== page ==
Facts of Fishing 

Walleye - Ontario Angler

Fishing Lures

Guide to Ontario Walleye Fishing
Techniques and Tackle

Ontario Fishing Links

J.P. DeRose 


Rods

   Spinning
   Casting


Reels
  Spinning
  Spin Cast
  Baitcast
  Float


Hardbaits
:
  Crankbaits
  Minnow Baits
  Jerk Baits
  Top Waters
  Jigs
  Spoons

Soft Baits:
  Swimbaits
  Soft Plastics
  Top Waters
  Minnow Baits


Wire Baits
  Spinnerbaits
  In-Line Spinners
  Buzzbaits
  Chatter Baits


Terminal Tackle
:
  Hooks
     Trout
     Bass
  Jig Heads
     Football Jigs
     Darter Head Jigs
     Tear Drop Jigs
  Weights
     Bullet
     Bell
     Drop Shot
     Split Shot
     Egg
  Snaps / Swivels


Line
  Monofilament
  Braided
  Fluorocarbon

The Four Seasons of Walleye
By: Tyler Dunn

Spring Walleye FishingSpring

Opening weekend for walleye anglers around Ontario represents the beginning of a fresh soft water season. Expectations of catching endless post-spawn walleyes are high and the day dreaming begins for most hardcore anglers. Spring is the best time of year to find huge concentrations of walleyes located at mouths of rivers. With today’s technology and new equipment finding these concentrations of fish is easier than ever. Before heading out on the water for a day of fishing, first locate a map of the targeted lake and mark all in flowing water sources. These will be your prime areas for walleyes to spawn in or around. Once you have all your river mouths marked, upload the coordinates to your GPS or bring a paper copy with you if that is all that is available. Once you have arrived at your desired area, shut your gas motor off and begin covering water with your electric while watching your sonar for walleyes. It may take a bit of searching these areas but once you begin marking walleyes under your boat drop the boats anchor. Have 100 feet of rope and anchor the same distance above your spot. Jig and minnow combinations are the easiest and often the highest producing presentation during this time of year. Another good option for anglers who struggle to find and catch bigger fish is to work the first drop off from the mouth of the river into the main lake basin. Often small male walleyes will stick around the spawning grounds for an extended period of time while larger males and females will move out to the drop-off to give themselves access to both shallow and deep water. Stick with the jigging technique when walleyes are found off the deeper drop off during spring but drifting Mustad’s slow death hooks behind a bottom bouncer is a stealthy technique that most anglers should have in their arsenal.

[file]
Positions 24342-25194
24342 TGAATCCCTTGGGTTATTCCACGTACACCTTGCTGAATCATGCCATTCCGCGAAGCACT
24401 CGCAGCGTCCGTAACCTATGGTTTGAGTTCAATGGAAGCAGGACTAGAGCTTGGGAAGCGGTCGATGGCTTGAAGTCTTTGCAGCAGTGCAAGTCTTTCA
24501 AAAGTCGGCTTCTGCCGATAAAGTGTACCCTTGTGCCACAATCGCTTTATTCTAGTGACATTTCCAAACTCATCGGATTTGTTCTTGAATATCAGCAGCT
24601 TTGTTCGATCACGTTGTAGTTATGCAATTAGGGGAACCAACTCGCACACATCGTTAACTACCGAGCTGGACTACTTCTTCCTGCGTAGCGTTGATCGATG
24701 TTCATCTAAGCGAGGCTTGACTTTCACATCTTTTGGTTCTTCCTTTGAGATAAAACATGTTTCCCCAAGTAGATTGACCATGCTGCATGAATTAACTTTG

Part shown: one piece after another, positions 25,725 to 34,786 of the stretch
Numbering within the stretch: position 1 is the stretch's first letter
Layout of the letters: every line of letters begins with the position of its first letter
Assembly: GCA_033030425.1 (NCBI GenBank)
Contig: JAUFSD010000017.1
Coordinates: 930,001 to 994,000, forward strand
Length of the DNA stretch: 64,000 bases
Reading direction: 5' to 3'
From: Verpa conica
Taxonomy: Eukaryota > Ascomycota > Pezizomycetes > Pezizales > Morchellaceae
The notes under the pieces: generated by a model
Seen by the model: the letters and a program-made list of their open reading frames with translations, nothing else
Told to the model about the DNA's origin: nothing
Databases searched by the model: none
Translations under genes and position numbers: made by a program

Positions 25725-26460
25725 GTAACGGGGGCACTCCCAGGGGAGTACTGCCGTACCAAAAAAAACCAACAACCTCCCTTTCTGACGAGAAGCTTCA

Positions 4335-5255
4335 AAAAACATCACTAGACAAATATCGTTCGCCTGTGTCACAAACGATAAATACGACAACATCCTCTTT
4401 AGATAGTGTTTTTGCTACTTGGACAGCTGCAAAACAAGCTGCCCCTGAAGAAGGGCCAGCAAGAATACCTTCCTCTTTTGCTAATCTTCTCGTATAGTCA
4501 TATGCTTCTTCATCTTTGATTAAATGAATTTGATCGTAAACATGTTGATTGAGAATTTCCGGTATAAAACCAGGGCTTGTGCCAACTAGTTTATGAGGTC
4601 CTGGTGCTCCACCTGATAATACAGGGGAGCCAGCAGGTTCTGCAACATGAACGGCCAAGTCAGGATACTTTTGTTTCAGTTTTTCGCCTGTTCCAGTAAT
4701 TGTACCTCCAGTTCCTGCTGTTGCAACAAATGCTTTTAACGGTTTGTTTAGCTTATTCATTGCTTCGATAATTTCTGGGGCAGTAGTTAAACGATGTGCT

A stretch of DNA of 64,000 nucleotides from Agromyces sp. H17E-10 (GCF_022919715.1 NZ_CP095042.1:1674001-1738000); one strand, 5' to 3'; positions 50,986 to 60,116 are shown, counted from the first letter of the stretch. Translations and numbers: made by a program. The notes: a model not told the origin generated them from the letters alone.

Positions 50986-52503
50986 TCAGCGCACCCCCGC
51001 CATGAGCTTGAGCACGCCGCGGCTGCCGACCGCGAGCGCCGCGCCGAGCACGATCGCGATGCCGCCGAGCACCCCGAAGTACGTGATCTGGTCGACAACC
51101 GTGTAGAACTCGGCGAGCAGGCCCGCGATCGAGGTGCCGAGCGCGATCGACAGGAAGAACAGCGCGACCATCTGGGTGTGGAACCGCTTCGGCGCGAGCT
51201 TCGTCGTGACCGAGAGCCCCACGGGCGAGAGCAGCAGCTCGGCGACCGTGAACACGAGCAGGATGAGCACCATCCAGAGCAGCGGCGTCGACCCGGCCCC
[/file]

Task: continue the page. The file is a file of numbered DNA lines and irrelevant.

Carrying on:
Summer

During the summer months of the year many different techniques can be utilized throughout a weekend fishing trip and often all can be used even in one day. To locate and catch walleyes lake structure and water clarity can often steer you in the right direction before you even enter your boat and wet your line. Stained water lakes are more commonly shallow weed filled lakes. I will begin by running shallow diving crank baits in bright colours parallel to a windblown weed beds on the shoreline. The vibration and sound given off by the crank baits is an easy target for feeding walleyes to hone in on. The baitfish in the lake are being blown up against the shore as they have a hard time staying in a school when the choppy water is making the already stained water even more difficult for them to see.